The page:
Slow Fish

In the past 30 years, global fish consumption has doubled. The wild fish population cannot keep up with that demand.

The Food and Agriculture Organization estimates that 80% of fish stock is being depleted. And the problem is growing. California may have to shut down sardine fishing entirely.

The problem of overfishing is worsened by the earth’s changing climate. Warmer temperatures and acidified water have a devastating impact on coral reef systems, home to much of the ocean’s biodiversity.

How can you help?

Choose fresh fish from local purveyors that hasn’t been frozen and shipped across the world. Local farmers markets often have sustainable and locally caught fish. The Sacramento Natural Foods Co-op (Snail of approval listed by Slow Food Sacramento) sells only seafood that meets the standards for sustainability set by the Sustainable Fishery Advocates’ FishWise program.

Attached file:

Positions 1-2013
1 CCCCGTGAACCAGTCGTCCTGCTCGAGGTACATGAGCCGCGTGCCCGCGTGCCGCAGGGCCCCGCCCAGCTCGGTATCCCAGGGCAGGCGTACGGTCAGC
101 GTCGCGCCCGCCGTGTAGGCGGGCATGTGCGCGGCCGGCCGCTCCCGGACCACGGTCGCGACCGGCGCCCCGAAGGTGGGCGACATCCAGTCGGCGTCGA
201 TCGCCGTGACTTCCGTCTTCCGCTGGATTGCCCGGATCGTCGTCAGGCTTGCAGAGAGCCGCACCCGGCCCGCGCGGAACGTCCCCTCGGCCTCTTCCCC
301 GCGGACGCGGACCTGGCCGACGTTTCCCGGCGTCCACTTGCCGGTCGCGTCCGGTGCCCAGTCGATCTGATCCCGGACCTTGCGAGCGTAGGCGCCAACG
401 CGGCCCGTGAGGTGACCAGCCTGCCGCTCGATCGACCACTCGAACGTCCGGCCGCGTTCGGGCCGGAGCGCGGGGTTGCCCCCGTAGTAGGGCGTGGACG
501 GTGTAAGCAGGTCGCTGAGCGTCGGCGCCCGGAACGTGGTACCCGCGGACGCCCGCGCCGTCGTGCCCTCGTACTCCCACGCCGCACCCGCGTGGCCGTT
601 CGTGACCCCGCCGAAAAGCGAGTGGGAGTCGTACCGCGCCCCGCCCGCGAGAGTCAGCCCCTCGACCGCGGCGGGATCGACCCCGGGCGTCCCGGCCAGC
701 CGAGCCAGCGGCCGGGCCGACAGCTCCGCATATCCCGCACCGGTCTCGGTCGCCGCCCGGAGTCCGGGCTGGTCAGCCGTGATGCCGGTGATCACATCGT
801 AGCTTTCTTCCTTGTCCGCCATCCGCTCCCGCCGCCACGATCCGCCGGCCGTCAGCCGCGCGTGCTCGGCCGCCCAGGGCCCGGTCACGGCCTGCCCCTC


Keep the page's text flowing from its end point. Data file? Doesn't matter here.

Eat a variety of species, not just the salmon and tuna hawked in supermarkets and sit-down restaurants around the country.

Choose smaller forage fish, like anchovies. They recover more quickly and consume fewer raw materials to reach maturity than top-level predators. They taste good, too.

Consult the guides. Monterey Bay Aquarium’s Seafood Watch and National Geographic are two great sources.

(Excerpted from Slow Fish 101, by Keith Gotcliffe and Lloyd Ellman.)

From time to time, Slow Food Sacramento will host events supporting Slow Fish awareness, such as our Swish, Swish Slow Fish event in June, 2015 featuring Sacramento’s Anna Larsen and Siren Fish Company. Anna was on hand to discuss how to procure and prepare sustainable seafood.

Read about the event in our newsletter wrap up.